Before coming to the LSE, I was Associate Professor in Anthropology at the Institute of Economic Growth (IEG, University of Delhi). After my PhD in the UK (Department of Anthropology, Sussex University), I spent a decade in India and have taught at various universities. At LSE, I supervise Masters Students and AFSEE Fellows, as well as facilitate Doctoral and Masters Seminars, and give selective lectures towards III Masters and AFSEE Programmes. Along with my colleagues at LSE, I have also formed the Racial Justice Working Group that works around equity and racial justice (click here for more info). Prior to LSE, I taught an undergraduate course at SOAS, and I have also taught at two Indian universities (i.e. O.P. Jindal University and Ambedkar University). I have mentored several Masters and PhD Students from the UK, Scandinavia, France and USA, during their fieldwork sojourns in India.

Alongside I have a background in international development and policy, having conducted research for UNIFEM, UNED-UK and IDS (University of Sussex). Apart from my academic and policy work, I have engaged in numerous public debates on the institution of marriage and the inequalities of domestic labour through a range of book reviews, newspaper articles, blogs, and opinion pieces. My personal web page, research and writings are available on www.drshalinigrover.com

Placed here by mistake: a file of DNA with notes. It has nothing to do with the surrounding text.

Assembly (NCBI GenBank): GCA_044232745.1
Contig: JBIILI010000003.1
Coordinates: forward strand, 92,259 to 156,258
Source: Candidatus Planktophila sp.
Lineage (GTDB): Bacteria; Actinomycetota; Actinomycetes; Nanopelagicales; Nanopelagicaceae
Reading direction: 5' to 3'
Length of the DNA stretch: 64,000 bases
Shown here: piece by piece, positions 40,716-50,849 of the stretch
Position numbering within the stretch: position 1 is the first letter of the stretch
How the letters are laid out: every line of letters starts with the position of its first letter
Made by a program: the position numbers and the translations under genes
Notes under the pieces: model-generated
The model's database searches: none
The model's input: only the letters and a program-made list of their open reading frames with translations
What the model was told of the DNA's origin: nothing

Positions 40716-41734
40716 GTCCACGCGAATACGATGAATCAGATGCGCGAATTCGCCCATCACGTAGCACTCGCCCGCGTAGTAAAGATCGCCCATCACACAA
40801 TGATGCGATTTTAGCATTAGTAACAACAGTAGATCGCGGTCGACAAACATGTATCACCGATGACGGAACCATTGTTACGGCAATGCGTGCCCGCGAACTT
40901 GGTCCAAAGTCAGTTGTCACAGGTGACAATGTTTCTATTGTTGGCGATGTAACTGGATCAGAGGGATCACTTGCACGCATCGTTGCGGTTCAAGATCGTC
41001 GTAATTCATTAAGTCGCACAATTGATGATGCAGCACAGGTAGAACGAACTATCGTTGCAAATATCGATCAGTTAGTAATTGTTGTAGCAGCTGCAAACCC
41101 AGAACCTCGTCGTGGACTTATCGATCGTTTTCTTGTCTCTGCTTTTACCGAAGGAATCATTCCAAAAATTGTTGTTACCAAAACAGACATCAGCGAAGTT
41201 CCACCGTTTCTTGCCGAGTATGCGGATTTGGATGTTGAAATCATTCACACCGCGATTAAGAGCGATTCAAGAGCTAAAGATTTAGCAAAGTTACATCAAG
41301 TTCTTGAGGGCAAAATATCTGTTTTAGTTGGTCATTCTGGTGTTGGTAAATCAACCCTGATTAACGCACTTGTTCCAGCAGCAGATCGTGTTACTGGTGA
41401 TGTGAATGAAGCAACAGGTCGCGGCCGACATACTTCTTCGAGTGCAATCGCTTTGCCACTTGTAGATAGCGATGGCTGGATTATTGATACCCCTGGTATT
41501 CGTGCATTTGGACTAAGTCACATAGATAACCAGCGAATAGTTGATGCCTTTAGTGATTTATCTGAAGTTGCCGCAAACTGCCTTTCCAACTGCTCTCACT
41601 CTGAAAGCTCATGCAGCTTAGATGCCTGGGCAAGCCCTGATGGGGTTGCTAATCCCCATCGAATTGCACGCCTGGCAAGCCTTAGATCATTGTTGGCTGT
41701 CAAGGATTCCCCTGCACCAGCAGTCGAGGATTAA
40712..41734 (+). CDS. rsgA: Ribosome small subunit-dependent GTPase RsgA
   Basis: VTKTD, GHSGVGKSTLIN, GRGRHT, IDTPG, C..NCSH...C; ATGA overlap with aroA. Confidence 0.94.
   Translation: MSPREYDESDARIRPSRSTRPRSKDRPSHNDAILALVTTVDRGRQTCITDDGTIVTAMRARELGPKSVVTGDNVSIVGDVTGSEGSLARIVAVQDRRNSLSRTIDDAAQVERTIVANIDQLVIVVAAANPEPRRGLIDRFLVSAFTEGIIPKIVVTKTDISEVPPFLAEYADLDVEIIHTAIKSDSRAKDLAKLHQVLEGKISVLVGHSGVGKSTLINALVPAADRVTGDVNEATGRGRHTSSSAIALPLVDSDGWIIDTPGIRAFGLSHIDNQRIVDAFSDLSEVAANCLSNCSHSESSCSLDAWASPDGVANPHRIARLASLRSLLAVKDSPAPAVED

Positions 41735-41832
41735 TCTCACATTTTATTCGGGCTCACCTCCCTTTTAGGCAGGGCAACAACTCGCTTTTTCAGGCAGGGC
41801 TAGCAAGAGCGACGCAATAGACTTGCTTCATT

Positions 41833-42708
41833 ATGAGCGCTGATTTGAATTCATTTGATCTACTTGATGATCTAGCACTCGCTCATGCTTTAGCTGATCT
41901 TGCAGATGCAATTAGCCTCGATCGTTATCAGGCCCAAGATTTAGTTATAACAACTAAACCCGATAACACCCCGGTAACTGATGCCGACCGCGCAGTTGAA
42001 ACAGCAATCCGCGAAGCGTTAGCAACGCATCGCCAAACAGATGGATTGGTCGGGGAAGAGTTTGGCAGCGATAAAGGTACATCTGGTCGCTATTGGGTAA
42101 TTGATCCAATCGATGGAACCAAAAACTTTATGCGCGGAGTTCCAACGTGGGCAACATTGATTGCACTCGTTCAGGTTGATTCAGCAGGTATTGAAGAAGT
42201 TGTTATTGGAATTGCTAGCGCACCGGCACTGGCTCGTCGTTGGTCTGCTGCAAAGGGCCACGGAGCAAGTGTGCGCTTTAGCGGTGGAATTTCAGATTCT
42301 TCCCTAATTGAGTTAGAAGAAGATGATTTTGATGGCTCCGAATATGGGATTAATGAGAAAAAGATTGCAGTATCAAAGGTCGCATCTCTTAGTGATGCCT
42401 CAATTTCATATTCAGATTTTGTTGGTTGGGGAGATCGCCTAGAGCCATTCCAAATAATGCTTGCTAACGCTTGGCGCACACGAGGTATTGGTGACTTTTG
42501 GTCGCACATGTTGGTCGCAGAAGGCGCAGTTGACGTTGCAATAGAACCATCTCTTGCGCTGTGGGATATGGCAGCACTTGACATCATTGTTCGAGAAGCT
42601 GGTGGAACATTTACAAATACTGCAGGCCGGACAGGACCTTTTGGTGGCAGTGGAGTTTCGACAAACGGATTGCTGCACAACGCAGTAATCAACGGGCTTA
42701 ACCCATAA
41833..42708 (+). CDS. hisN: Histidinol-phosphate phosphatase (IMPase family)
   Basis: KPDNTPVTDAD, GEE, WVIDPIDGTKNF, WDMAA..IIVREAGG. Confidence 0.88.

Link to my CV

Expertise Details

Care-Domestic Economies; Global Care Chains; Transnationalism; Marriage

Publications and Press

Books (Single Authored Monograph)